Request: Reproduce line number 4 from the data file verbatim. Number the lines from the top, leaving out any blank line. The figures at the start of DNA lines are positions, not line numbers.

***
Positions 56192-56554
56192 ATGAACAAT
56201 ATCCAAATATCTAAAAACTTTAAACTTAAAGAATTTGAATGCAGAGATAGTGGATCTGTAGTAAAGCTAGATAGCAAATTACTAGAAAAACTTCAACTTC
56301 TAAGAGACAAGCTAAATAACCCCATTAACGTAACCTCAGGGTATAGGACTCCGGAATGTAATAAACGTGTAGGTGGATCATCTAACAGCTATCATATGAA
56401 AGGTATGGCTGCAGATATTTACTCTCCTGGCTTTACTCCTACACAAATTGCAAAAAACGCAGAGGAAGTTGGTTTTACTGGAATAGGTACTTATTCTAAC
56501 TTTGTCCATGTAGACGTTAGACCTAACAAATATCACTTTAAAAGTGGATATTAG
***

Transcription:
56301 TAAGAGACAAGCTAAATAACCCCATTAACGTAACCTCAGGGTATAGGACTCCGGAATGTAATAAACGTGTAGGTGGATCATCTAACAGCTATCATATGAA